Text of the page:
|Hon. Charlotte Townshend||Ilchester Estates (Abbotsbury & Membury Estates)||11,327 acres|
|Ministry of Defence (MOD)||Bovington Camp, Blandford Camp, Lulworth Range||11,304 acres|
|Crichel Dorset Holdings / Richard Chilton (US billionaire)||Crichel Down Estate||7,932 acres|
|Marquess of Salisbury||Cranborne Estate||7,796 acres|
|Pitt-Rivers family||Rushmore Estate||7,500 acres|
|Earl of Shaftesbury||Shaftesbury (Wimborne St Giles) Estate||5,700 acres|
|Viscount Rothermere (Daily Mail proprietor)||Bryanston Estate||4,700 acres|
Total area of Dorset
Percentage owned by top 10 landowners
1) The National Trust – 21,772 acres
Perhaps unsurprisingly for a county so rich in history and natural beauty, the National Trust is Dorset’s largest institutional landowner – encompassing long stretches of the fossil-filled Jurassic Coast, a big chunk of the beautiful Isle of Purbeck, and (largest of their Dorset properties) the mansion and estate of Kingston Lacy.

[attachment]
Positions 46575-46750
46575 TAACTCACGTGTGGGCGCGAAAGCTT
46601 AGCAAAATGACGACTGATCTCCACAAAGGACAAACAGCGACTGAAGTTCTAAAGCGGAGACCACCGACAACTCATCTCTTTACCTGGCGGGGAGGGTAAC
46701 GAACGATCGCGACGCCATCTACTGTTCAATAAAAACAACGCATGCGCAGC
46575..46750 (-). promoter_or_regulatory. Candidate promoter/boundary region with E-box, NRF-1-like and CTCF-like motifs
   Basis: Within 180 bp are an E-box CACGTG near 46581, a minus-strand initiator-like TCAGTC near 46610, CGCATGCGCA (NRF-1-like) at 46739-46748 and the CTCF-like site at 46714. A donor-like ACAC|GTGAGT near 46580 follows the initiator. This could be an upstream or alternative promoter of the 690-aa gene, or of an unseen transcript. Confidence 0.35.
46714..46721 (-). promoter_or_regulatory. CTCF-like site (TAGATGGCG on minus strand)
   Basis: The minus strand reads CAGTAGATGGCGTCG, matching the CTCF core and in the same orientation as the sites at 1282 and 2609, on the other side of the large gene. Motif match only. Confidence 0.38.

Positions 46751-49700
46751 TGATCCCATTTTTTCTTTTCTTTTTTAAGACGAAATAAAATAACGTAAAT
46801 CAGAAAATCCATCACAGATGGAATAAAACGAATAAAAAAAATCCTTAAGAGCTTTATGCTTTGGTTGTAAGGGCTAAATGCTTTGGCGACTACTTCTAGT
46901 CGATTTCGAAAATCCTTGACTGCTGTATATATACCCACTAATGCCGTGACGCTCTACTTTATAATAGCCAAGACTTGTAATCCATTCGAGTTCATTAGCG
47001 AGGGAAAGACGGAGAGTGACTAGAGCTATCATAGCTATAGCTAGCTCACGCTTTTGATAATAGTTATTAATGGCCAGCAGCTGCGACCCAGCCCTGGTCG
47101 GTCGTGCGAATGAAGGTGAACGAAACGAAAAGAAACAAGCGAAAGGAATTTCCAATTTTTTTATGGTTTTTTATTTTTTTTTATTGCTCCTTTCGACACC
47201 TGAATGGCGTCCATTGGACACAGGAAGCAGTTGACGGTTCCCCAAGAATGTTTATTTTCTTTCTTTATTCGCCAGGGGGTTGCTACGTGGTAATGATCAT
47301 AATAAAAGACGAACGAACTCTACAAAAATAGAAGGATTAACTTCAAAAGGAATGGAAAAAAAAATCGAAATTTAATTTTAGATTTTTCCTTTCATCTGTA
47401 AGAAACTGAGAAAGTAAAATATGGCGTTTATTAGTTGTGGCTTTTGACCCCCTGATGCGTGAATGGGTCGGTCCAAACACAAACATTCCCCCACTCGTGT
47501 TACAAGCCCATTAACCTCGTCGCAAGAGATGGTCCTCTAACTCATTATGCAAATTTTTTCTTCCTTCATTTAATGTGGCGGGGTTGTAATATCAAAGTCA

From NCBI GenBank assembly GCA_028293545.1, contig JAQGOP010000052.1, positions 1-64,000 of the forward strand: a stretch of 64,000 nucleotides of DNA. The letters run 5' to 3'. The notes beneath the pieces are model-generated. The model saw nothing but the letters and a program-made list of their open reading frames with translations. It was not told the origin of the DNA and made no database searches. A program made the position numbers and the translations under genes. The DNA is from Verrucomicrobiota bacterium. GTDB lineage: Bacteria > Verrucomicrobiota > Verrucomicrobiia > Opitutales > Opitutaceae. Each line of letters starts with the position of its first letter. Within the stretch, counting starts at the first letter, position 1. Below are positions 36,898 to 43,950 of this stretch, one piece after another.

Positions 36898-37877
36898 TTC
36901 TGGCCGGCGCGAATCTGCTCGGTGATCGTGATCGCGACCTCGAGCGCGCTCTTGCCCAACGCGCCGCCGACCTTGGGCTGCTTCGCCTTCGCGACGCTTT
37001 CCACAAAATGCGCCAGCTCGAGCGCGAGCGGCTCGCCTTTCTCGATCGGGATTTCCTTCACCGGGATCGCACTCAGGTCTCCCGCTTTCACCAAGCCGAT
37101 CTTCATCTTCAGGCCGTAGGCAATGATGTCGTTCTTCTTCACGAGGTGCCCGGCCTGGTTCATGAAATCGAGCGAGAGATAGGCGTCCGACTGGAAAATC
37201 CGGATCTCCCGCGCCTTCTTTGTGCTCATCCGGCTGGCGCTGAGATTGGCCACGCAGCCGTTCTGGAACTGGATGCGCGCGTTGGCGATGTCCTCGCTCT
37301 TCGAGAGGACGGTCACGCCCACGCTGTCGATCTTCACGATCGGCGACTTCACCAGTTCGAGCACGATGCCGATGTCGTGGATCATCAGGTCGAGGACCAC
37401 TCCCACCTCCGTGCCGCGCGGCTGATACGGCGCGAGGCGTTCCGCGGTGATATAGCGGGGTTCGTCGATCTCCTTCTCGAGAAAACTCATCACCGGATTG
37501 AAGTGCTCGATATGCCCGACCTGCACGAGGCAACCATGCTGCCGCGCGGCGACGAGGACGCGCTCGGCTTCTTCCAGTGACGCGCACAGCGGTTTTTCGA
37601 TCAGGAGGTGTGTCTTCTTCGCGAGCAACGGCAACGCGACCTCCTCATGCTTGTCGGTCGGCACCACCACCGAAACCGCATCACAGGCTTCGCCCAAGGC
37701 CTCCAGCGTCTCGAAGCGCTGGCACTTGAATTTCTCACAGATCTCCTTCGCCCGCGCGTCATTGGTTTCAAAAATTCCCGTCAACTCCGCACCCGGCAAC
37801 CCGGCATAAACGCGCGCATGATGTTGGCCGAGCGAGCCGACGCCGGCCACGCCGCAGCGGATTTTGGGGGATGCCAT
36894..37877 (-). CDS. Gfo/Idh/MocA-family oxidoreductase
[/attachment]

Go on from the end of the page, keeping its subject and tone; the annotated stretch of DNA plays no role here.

2) Richard Drax MP – 13,870 acres
Richard Drax – or to give him his full name, Richard Grosvenor Plunkett-Ernle-Erle-Drax – is the MP for South Dorset, owner of the Charborough Estate, and by my reckoning, the largest individual landowner in Dorset. Drax’s ancestors, notoriously, were involved in the slave trade, owning plantations in Barbados, and received compensation from the British government when slavery was finally abolished.
Drax’s extensive estate is now well-known – especially its immensely long boundary wall, composed of two million bricks, which cars speeding down the A31 regularly crash into.
But the Charborough Estate’s website is stonily silent about the full extent of Drax’s landholdings. Wikipedia states it to be 7,000 acres, citing a Daily Mail article from 2009. But this appears to be a considerable underestimate.
To investigate further, I checked a variety of sources. Environmental Stewardship (ES) maps show a few small relevant patches of land in receipt of these green farm subsidy schemes – to Jeremy R Drax (Richard’s brother and a London property magnate), who appears to have a stately pad by the coast and is getting paid £853,547 to keep the surrounding farmland in good stewardship – and to ‘Mr H W Drax’s 1962 Discretionary Trust’, a Drax family trust. But neither show anything like the full Drax estate.